Study: 1 In 5 Children Overcome Autism By Age 9

1 in 5 children overcome autism by age 9 with intensive behavioral therapy

Some of the children in the study, which is still ongoing, were diagnosed by an autism specialist before the age of five but no longer meet the diagnostic criteria for autism.

The findings, presented by University of Connecticut psychology professor Deborah Fein, suggest the children recovered after undergoing years of intensive behavioural therapy.

The study, funded by the National Institute of Mental Health and presented at an autism conference in Chicago, involved children aged nine to 18.

Geraldine Dawson, chief science officer of the advocacy group Autism Speaks, called the research a breakthrough. “Even though a number of us out in the clinical field have seen kids who appear to recover, it has never been documented as thoroughly as Fein’s work,” Miss Dawson said.

She added however that they were still at a “very early stage”.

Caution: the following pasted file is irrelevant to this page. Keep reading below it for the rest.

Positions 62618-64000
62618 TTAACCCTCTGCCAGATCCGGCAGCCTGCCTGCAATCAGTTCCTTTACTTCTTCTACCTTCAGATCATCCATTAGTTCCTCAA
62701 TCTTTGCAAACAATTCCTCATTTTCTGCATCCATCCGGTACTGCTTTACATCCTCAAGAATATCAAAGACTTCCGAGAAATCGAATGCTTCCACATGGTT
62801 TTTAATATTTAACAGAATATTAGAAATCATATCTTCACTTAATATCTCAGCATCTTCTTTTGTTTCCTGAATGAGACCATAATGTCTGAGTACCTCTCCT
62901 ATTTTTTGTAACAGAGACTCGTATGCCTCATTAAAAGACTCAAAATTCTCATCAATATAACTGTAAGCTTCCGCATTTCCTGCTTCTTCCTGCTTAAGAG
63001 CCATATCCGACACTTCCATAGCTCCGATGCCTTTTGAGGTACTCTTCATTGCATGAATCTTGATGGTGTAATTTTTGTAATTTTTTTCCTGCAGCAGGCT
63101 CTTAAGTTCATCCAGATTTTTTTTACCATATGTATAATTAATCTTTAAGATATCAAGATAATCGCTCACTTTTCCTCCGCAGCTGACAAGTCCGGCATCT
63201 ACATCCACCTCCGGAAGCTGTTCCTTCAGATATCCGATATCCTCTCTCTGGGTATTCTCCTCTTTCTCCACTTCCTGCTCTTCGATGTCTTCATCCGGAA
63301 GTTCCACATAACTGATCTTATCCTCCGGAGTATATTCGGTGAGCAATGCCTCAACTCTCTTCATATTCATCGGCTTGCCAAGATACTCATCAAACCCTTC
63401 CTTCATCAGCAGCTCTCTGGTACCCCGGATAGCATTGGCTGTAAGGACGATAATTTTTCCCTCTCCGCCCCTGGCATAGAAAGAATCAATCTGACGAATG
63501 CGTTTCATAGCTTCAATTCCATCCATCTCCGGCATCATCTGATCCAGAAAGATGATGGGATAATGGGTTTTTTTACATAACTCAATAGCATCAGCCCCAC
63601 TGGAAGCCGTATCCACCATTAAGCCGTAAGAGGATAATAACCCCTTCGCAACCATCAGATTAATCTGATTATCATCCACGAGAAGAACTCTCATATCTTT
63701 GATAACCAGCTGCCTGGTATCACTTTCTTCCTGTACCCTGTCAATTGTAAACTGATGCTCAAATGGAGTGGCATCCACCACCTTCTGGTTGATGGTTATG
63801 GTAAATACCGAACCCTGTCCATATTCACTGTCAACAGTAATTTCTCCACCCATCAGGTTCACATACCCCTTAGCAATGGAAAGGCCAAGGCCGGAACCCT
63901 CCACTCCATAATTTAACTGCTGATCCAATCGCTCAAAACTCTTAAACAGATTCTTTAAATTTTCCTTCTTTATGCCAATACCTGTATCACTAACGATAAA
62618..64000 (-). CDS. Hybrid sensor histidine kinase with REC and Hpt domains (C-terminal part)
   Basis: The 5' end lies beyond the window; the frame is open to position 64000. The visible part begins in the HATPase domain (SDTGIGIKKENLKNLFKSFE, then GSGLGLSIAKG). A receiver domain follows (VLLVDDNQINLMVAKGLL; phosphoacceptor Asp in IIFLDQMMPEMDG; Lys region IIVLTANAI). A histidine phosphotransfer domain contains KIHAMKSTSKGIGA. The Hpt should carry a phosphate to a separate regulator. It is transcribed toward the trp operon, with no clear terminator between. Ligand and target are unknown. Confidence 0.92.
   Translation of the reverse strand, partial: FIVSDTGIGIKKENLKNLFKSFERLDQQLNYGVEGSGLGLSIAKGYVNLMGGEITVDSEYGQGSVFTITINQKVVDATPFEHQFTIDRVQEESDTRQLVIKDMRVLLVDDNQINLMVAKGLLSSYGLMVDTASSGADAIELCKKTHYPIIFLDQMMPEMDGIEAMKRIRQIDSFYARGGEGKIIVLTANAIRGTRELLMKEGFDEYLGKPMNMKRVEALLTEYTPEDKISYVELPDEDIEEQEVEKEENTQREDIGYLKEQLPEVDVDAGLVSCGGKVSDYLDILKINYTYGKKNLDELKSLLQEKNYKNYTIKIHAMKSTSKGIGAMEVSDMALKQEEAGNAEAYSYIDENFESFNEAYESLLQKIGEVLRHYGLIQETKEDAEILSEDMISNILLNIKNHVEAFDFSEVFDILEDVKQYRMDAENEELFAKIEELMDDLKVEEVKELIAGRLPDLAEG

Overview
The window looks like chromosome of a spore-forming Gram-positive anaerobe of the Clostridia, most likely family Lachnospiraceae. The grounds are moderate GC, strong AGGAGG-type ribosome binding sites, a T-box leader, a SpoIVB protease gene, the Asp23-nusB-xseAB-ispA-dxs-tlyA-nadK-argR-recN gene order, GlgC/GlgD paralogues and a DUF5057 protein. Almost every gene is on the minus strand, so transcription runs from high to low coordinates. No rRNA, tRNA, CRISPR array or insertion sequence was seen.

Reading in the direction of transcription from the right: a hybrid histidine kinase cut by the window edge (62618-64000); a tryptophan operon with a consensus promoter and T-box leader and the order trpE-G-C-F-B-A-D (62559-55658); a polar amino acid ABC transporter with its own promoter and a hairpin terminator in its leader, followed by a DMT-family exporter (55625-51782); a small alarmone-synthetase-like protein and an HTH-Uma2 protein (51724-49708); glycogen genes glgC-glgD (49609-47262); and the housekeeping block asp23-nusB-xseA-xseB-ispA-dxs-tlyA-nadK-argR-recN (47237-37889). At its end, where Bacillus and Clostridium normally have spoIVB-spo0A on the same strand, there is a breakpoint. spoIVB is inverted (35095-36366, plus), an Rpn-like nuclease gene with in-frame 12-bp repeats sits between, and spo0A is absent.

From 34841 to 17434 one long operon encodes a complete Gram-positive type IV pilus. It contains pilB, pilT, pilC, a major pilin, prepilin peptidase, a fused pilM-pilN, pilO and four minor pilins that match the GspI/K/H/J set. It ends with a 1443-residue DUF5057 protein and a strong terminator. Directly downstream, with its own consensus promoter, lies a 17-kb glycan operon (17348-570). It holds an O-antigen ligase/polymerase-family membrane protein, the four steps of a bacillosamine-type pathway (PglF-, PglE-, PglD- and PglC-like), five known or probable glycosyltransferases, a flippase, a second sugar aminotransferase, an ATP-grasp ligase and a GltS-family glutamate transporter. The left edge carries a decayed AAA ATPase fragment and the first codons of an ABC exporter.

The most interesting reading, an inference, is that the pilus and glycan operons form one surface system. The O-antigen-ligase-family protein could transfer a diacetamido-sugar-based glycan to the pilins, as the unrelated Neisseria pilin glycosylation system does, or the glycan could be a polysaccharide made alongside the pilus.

Prof Fein says her studies have shown the range for children recovering from autism is 10 percent to 20 percent.

Prof Fein warned however that even after lots of therapy, most autistic children remain autistic, adding that recovery was “not a realistic expectation for the majority of kids.”

She dismissed critics who argue that the children were not really autistic to begin with, and added that the “recovered” children “are turning out very normal” on neuropsychological exams and verbal and nonverbal tests.

A spokeswoman for the National Autistic Society said: “Autism is a serious lifelong condition which can have a profound impact on people’s lives. It is estimated to affect 1 in 100 people in the UK, that equates to over half a million. At present, there is no known cure although the right support at the right time can make an enormous difference and help people to progress and fulfil their potential. It is crucial that that support is in place.

“It is important to understand that autism is a spectrum condition which affects people in very different ways. Some people on the so called ‘higher functioning’ end of the spectrum, for example those with Asperger syndrome, may have their condition diagnosed later than the age described below and indeed we know of many people who were not diagnosed until their teens or adulthood. They also need understanding and support.”

Via Telegraph